“What exactly do you dream?” The psychologist spoke without emotion, as was his customary manner, always calm, always placid. His office was placid. His life was placid.

“What do you think?” She tried to get comfortable, but it was no use. There was no comfort to be found in his office.

“I can’t imagine, I’m sure. Let me guess. Wealth? Power? You seem to have a thirst for it.”

She couldn’t argue, she did have a taste for the fine things and in her life, she’d known the finest. Parisian opera, the Royal Theatre of London, she’d lived in palaces, castles, and fine manor homes. She still maintained an impressive collection of Ming vases in the London flat. The rest of the Oriental goods, now where were they? It was hard to keep up with it all. She had houses in many countries under many names.

The padded restraints on her wrists and feet cast a humbling shadow on her usual wants. She could be anywhere in the world right now. She could, but she wasn’t. Now, she just wanted to be free and it looked like that would never happen. She took a deep breath and sighed. There was no use in lying at this point. “I dream of being normal.”

“Normal? In what way.”

“Don’t kid, Dr. Avery. You know what I am. I know what you are. Don’t you dream of being something else?”

“Of course. But, we’re not here to discuss my dreams.”

“What do you think you’ll discover?” Her voice betrayed her. She wanted to be hateful. She wanted to be full of venom and mystery, but Dr. Avery knew too much. It was his advantage with her, but a disadvantage with others. His problem stemmed from the fact that his peers would never believe him. Any physical exam he administered returned completely normal.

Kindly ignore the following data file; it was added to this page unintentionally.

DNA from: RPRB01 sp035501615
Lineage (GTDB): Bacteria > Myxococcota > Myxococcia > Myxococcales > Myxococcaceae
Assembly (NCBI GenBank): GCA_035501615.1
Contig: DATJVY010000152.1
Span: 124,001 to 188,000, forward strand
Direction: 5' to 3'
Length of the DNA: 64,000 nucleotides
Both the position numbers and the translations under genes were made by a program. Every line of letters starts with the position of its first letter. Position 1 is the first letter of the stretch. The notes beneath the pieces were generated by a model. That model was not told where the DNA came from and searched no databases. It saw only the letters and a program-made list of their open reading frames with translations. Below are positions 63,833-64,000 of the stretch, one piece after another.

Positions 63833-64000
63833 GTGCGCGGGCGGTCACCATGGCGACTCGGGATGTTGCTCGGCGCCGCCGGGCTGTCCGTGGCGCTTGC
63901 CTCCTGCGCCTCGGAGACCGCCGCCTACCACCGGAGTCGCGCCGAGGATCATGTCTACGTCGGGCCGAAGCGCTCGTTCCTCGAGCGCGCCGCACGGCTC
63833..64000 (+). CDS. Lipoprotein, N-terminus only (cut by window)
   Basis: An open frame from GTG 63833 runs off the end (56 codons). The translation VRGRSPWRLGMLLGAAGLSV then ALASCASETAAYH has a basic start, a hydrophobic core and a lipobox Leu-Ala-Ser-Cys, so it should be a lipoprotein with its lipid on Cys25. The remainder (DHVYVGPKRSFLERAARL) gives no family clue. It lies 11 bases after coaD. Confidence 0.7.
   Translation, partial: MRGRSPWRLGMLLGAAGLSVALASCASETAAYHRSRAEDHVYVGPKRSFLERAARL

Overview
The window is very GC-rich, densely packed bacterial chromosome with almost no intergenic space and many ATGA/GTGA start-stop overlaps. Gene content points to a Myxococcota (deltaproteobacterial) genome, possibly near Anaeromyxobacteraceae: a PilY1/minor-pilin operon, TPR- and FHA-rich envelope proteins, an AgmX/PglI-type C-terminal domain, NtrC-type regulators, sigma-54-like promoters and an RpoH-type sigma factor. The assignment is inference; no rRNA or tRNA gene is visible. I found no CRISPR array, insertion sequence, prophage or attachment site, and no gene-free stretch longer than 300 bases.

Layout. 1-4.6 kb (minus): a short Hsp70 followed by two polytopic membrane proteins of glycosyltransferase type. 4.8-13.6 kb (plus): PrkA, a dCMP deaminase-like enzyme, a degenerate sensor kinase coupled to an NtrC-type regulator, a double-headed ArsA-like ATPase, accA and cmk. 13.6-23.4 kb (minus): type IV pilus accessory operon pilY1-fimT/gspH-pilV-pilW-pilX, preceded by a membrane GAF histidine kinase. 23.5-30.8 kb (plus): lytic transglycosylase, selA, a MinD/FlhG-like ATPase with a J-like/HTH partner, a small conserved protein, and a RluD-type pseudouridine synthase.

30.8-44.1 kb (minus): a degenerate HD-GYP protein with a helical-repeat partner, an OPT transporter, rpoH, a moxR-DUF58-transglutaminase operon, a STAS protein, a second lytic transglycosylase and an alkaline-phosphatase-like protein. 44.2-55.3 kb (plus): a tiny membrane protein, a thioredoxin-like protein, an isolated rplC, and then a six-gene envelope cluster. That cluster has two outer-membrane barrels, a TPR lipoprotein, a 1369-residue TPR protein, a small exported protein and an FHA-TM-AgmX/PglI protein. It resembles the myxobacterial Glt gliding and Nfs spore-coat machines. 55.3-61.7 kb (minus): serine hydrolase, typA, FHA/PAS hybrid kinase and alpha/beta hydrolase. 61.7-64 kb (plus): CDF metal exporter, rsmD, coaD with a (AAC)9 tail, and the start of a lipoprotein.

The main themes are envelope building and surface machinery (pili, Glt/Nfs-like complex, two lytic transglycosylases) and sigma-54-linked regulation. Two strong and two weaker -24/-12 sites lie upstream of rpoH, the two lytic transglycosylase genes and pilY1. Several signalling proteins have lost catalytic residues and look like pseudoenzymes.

“Rowena, you aren’t getting out until I retire, then the next doctor will likely reverse my findings. I can protect everyone for a little while. As long as I have that power, I will use it.”

“Why do you care?” She tried to work the restraints loose so she could move. “So what if a stranger dies here and there? No big deal. Happens all the time.”

“Not because of me. If I let you go, I become your enabler, your helper-”

“God, you are a doctor.”

“You can make this difficult or easy. We know the realities without discussion. I know your hunger for people.”

“Yes, yes. And all the queen’s horses and all the queen’s men couldn’t put me back together again.”

“What’s that about?” He looked squarely at her. The light from his laptop gleamed on the lens of his glasses.

“It’s a long story. Maybe I’ll tell it to you sometime.”

“Why did you kill her?”

“Why not? Seemed like a good idea at the time. I was starving.”

“How often do you need to feed?”

“Depends on my last meal.”

“What happens if you don’t?”

“I’ll die, in time.”

“How unfortunate.” He almost smiled. How unfortunate. Perhaps the most unfortunate aspect of the interview was she couldn’t feed from him. Those damned drugs had done something to her. She could feel that damned pain, but couldn’t feed.

“So, how do you do it? Surely, you can tell me that much.”